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The Climb is Changing

Te Urewera huts: Federated Mountain Clubs backs Ngāi Tūhoe's 'enlightened' plans

Te Waiotukapiti hut in Te Ureweras has historic status and is a rare totara-slab hut built in the 1950s as a base for deer cullers. Photo: Supplied / Pete Shaw

The Federated Mountain Clubs says people should be excited, not anxious, about Ngāi Tūhoe's plans for new huts in Te Uruwera.

The Tūhoe settlement entity, Te Uru Taumatua, is dismantling and replacing 48 derelict huts - leading to protest from hapū, trampers, hunters and conservationists.

Te Uru Taumatua is the operational entity of iwi Ngāi Tūhoe, which took over the day-to-day management of Te Urewera from the Department of Conservation in 2014.

A protest at Tāneatua this week attracted around 200 people with many complaining about the loss of the huts some of which have been on sites for 60 years.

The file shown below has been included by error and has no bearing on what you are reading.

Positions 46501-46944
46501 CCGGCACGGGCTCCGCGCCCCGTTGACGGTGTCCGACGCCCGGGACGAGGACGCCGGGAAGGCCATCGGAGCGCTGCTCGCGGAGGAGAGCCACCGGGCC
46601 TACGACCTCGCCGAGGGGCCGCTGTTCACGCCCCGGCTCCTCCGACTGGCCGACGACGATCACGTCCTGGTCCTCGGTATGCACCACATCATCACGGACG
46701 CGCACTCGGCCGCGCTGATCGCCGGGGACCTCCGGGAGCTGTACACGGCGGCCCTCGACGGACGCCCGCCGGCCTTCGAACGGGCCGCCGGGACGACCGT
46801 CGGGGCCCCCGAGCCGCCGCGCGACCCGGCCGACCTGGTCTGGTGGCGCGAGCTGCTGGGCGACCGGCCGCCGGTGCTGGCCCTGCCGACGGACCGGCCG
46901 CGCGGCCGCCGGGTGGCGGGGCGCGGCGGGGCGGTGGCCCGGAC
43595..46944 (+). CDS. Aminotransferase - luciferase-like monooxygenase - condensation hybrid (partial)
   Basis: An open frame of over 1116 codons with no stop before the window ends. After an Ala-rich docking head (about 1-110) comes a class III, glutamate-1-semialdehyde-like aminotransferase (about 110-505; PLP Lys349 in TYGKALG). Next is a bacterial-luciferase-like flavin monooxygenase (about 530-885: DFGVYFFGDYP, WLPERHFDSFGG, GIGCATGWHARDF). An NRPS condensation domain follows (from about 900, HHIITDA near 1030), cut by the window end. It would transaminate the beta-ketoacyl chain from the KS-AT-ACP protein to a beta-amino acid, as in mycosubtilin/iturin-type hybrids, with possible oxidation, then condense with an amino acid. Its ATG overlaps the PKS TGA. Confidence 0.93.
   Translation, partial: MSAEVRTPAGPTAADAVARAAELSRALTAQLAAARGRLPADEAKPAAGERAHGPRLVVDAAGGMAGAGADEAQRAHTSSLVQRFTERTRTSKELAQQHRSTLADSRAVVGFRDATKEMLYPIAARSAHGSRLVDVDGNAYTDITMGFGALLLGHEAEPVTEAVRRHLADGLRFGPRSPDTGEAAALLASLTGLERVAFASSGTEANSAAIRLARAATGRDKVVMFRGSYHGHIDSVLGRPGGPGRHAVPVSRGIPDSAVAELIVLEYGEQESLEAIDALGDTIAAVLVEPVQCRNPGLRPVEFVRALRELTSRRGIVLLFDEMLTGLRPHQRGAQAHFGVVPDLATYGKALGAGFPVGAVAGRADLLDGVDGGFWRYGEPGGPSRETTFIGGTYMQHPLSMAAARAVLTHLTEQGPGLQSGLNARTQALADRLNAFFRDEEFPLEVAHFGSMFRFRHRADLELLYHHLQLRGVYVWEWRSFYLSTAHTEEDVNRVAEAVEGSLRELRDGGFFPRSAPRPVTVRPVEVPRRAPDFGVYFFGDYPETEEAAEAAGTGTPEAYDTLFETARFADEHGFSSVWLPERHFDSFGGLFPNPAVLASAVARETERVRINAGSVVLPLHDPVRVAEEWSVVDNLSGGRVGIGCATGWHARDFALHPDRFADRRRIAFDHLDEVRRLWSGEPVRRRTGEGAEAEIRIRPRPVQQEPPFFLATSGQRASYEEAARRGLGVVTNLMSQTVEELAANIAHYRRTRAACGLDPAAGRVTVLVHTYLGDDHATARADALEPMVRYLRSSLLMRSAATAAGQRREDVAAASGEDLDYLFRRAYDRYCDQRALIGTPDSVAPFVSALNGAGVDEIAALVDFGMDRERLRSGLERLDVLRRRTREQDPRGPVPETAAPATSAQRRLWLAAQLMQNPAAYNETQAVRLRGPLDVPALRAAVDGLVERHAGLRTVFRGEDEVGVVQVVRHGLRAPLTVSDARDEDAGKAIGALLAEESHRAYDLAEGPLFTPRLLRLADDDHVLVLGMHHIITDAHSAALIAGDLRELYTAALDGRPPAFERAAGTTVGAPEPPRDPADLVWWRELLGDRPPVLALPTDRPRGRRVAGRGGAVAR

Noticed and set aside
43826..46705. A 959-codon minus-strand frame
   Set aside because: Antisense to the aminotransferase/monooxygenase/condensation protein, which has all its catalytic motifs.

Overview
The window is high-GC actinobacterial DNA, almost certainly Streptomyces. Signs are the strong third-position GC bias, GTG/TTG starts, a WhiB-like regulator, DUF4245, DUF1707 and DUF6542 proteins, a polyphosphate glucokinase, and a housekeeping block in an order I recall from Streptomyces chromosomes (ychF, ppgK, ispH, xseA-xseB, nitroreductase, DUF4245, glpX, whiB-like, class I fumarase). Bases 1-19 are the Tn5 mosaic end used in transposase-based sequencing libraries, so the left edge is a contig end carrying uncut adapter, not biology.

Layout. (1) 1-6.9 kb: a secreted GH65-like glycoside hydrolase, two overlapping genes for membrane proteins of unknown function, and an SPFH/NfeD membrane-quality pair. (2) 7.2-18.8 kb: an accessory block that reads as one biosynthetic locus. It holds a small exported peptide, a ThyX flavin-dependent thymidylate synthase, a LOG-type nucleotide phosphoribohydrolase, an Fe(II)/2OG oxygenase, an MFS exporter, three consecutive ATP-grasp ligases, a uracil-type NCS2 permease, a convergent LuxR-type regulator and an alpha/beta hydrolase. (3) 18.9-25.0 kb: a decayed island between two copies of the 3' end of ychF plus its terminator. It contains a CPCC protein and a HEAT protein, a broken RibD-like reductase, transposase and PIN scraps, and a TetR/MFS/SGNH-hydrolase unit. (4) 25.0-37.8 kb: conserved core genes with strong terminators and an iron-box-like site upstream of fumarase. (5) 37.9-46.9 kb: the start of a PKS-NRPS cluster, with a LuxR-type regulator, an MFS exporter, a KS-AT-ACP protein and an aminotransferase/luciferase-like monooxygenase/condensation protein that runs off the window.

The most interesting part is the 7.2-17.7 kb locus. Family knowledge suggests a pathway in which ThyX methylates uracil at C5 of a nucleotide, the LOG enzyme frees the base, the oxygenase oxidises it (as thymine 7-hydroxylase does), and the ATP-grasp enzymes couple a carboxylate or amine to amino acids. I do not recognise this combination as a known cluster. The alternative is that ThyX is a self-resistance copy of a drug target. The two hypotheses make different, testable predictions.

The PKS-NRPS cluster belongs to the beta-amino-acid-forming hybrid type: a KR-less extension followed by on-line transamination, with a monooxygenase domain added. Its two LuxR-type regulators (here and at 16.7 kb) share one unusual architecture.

About 200 people gathered in Tāneatua to protest the removal of Te Urewera Department of Conservation backcountry huts. Photo: Supplied / John Brown

However, the mountain clubs' president, Robin McNeill, said while some members were sad about the recent loss of the huts, he has faith in Tūhoe's long-term vision of a different back-country hut experience.

"Our understanding is they've got some enlightened thinking of what new huts and uses of huts will be that's going to challenge traditional hut users but once they get used to it they'll be really impressed."

He said the Department of Conservation was the Crown representative on the board and was meant to foster recreation.

"We represent 22,000 members and generally most of the back country recreationalists in New Zealand tramping.

"We would have thought they would have given us the courtesy of talking to us."

The group will meet with Tūhoe next month to clarify the plans and and discuss timelines for further hut removals and replacements.

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